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Rooting For Punjab

She dreamt of becoming a pilot but pursued a degree in International Business, so acting was an out-of-the-box choice for Jonita Doda. With various Punjabi and South Indian films in her kitty, the actress chats with Box Office India about her upcoming Punjabi film

Your Punjabi film Patta Patta Singhan Da Vairi is due for release. How were you approached?

This production house wanted to do a film with me in the past. Thankfully, they think I am a very good actor! So they asked me to sit for the narration and the first thing they told me was the title, Patta Patta Singhan Da Vairi. It is a very hard-hitting title and I was blown away since then. Honestly, when they narrated the first scene, which is the opening scene of the film, I was on board. It was very impressive. You know, when a story is so gripping, you want to be a part of that film regardless of the length of your role. Mostly with films like these, actresses have very little to do. I mean, I am playing the love interest of the hero in the film and they are a couple but they themselves decide to part ways amicably. So they have a very healthy relationship after their break-up. The film has no melodrama. It is fast-paced and keeps you on the edge of your seat. The music takes the story forward and it is not there just for the heck of it.

What does the title mean?

Patta Patta Singhan Da Vairi is a famous saying in Punjabi, about the courage and valour of the Sikhs. It is a hard-hitting subject that is very close to the people of Punjab. It is loosely based on the era between the late ’80s and the early ’90s Punjab. The state went through a lot at that time because of the riots etc and a lot of people will relate to the film because of so much that happened to them or their kith and kin during that time. Sometimes, people are reluctant to revisit such a horrific past but this film doesn’t sensationalise those events.

It is a commercial film, which has a good subject derived from certain events that happened during that time. For instance, there were these villages in Punjab that did not witness a single baraat for 15 years because there were no youth left in those villages. There were also some new rules that were made, like only 15 guests would be allowed to attend a wedding so that the bride’s family didn’t have to bear too many expenses. We have incorporated elements like this into this film.

The film is a baisakhi release. Do festivals have the same impact on the Punjabi film business, just like they do for Hindi films?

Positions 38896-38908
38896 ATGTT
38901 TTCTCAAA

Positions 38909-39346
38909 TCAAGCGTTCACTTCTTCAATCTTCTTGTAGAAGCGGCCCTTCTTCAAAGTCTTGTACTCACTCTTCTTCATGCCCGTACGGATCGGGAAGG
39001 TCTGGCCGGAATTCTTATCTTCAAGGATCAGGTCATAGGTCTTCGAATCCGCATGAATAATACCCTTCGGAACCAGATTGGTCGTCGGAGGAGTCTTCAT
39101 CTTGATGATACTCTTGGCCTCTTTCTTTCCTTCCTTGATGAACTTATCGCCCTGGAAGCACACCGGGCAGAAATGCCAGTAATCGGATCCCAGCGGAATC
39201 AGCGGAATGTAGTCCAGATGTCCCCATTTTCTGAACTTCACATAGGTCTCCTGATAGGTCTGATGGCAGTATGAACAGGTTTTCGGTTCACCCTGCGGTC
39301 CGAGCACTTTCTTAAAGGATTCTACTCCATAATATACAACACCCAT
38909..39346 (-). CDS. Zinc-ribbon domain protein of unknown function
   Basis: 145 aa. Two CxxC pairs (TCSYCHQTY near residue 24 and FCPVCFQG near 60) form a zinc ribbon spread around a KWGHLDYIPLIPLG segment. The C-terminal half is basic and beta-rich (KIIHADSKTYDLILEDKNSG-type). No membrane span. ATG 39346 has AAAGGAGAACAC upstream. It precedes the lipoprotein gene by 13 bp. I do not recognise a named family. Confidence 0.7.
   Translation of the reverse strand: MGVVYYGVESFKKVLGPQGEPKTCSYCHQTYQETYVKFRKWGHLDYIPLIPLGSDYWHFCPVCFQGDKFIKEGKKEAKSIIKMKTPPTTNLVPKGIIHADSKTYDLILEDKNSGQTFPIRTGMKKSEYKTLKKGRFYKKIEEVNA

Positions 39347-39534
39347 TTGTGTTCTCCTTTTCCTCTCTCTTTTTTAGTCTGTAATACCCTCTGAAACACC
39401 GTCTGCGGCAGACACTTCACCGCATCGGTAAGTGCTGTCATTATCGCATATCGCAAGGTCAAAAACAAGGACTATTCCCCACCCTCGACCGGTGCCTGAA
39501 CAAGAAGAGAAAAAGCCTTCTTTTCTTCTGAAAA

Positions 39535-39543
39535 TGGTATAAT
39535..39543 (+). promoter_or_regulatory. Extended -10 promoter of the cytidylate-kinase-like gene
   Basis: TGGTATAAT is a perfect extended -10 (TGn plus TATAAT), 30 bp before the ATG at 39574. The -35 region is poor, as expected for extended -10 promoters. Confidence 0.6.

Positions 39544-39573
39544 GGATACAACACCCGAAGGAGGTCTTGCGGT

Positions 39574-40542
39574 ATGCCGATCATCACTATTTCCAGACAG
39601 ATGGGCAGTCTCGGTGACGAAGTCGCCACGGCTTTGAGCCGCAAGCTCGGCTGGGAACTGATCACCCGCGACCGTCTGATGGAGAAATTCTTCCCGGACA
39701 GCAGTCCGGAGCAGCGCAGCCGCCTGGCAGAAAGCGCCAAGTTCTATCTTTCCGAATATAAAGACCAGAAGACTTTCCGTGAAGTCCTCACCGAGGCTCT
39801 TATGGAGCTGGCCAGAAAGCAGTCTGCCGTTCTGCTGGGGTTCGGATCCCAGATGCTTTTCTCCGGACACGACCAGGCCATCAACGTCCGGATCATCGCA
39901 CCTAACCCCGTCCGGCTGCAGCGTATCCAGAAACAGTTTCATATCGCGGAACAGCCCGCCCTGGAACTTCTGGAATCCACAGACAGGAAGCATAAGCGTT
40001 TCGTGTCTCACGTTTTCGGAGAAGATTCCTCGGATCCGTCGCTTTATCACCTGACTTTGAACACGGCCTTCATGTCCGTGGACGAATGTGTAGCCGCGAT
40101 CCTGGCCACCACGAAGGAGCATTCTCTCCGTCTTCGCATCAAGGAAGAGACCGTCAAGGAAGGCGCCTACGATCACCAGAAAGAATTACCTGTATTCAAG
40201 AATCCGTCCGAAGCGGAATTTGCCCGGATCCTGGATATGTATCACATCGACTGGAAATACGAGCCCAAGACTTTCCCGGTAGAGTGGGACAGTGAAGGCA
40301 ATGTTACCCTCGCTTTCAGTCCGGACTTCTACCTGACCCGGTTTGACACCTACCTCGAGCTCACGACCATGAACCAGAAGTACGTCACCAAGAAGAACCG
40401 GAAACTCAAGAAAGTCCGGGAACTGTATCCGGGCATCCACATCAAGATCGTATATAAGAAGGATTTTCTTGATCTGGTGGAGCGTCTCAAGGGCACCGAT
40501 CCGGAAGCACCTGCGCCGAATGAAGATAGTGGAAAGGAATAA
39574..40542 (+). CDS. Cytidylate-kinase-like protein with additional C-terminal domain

No, I have been talking about how Punjabi films are making a killing these days and how much they are growing but deep down we are still a very nascent industry. Our releases are not as hyped as Hindi films are. But, sure, you always want a good date to release a film because the Punjabi film audience also watches Hindi films. So you have to compete with Bollywood and therefore release dates are important.

You have a degree in International Business. How did acting happen?

I always wanted to be a pilot but when I was in school, I happened to come across an American channel which was looking for models for an advertisement. So they approached me and I began modelling. One thing led to another and a Kannada film came my way. I was serious about my education so I completed my studies and took up that film. It was a remake of a superhit Tamil film called Thimiru with Vijay and Reema Sen. So for the Kannada version, they wanted me for Reema Sen’s role. And cut to my first Punjabi film which was opposite Gurdas Mann. It was a dream role because it was opposite this legend of Punjabi cinema. That film really changed my fate overnight because offers began pouring in.

Initially, I was reluctant to do the film because I have grown up watching Mann saab and he is my dad’s age! Then I told myself, I am an actor and I have to be professional. It was a social film based on the drug issue of Punjab and it was the most blessed debut any newcomer could have asked for. After that film, I created an image and people came to me with good scripts. I am told that I am one of the few actors in Punjab who asks for a script. I have not done too much work but I have certainly done quality work.

Since your debut, has the industry changed?

Of course, while we would have a handful of films shot in Punjabi, there are 100 films that are on the floors in a year. There are so many newcomers in the industry and we are doing good films and we need to keep the standards high. Also, the industry has definitely become more commercial.

What next?

I am doing two more Punjabi films and my brother is producing a few Punjabi films which I will be featuring in. I also have another Telugu film that I will be doing. I have done Tamil, Kannada and Malayalam films so the Telugu film will round off my Southern tryst. I am looking forward to working in Hindi films too.

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